Blog Credo

I am a firm believer in the people. If given the truth, they can be depended upon to meet any national crisis.The great point is to bring them the real facts, and beer.
- Abraham Lincoln

Thursday, December 18, 2014

The Authoritarian Right

This is a well-written, well thought out exploration of how the Right in this country has fallen into an authoritarian mindset.

It gibes well with this piece by Martin Longman about how conservative "arguments" have no respect in academia.

The Republican party is broken.  And they control half the government.

Wednesday, December 17, 2014

Why Do We Think Ted Cruz Is A Smart Man?

Cruz is this generation's Newt Gingrich, who was the previous generation's Henry Cabot Lodge, of whom it was said, "His mind was like the soil of his native New England: highly cultivated but barren."

Here, Cruz is either mouth-breathingly stupid or simply cynical beyond belief.  The latter is, of course, a possibility, but given his recent blunder in the Senate that allowed Obama and Reid to get a new Surgeon General and a dozen judges confirmed, I'd say the former explanation might make sense.

Cruz calls the Castro regime "totalitarian."  It's not, ok.  It doesn't have the ability to be totalitarian.  Totalitarian regimes control every facet of a country.  The Castro regime is certainly, brutally authoritarian - it is easily the worst regime in the western hemisphere.  But it's not totalitarian.  Not even close.  And we have diplomatic relations with far, far worse countries than Cuba.  Pakistan, for instance.  Or Vietnam.  Or Saudi Arabia, whom we consider our dear friend.  We have diplomatic relations with Russia, who just invaded Ukraine.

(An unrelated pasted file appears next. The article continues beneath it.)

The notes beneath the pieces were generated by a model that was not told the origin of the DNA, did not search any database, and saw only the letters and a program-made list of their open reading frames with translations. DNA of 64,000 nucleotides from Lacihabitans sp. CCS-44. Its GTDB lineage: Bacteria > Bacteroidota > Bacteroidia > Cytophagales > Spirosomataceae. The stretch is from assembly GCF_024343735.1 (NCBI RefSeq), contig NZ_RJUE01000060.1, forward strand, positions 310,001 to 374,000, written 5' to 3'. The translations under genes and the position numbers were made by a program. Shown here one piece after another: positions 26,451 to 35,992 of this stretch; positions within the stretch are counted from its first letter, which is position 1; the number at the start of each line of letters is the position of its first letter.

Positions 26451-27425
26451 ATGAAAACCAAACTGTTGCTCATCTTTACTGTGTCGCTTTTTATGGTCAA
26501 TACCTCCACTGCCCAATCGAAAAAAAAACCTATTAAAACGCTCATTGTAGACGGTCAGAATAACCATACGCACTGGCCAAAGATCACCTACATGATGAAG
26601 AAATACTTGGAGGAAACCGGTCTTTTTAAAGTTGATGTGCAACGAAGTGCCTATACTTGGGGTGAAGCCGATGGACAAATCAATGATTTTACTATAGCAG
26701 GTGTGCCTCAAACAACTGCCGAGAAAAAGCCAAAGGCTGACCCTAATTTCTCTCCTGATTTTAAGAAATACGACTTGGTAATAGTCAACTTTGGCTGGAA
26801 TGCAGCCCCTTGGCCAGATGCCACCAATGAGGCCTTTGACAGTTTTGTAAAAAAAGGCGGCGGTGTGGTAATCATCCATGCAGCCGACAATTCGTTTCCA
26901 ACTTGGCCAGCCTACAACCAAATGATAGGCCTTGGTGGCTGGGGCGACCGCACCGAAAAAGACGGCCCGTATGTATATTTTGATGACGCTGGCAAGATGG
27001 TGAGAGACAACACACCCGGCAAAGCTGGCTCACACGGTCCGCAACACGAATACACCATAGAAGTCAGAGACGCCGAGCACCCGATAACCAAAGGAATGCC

He then goes on to say the following:

"If history be our guide, the Castros will exploit that power to undermine America and oppress the Cuban people," he said. "First Russia, then Iran, now Cuba – this is one more very, very bad deal brokered by the Obama Administration.”

OK, no.

If "history be our guide" then greater connection between the United States and Cuba will lessen the ability of the Castros to control their populace.  The more Americans come and spend precious dollars in Cuba, the more capitalist they will become.  The more we flood their country with media, the less they will want to be told what to do by the Castros.

And as for "first Russia"....have you checked in on Putin's Russia, Senator Dipshit?  While the falling oil prices have hurt them, the sanctions - led by Obama - have crippled the Russian economy.  Putin's bargain with his populace, a modification of Deng Xiaoping's deal with the Chinese people after Tiananmen - you can be rich but not free - is falling to pieces.  If oil prices hadn't fallen, Russia wouldn't be suffering nearly as much, but the sanctions have crippled the Russian currency.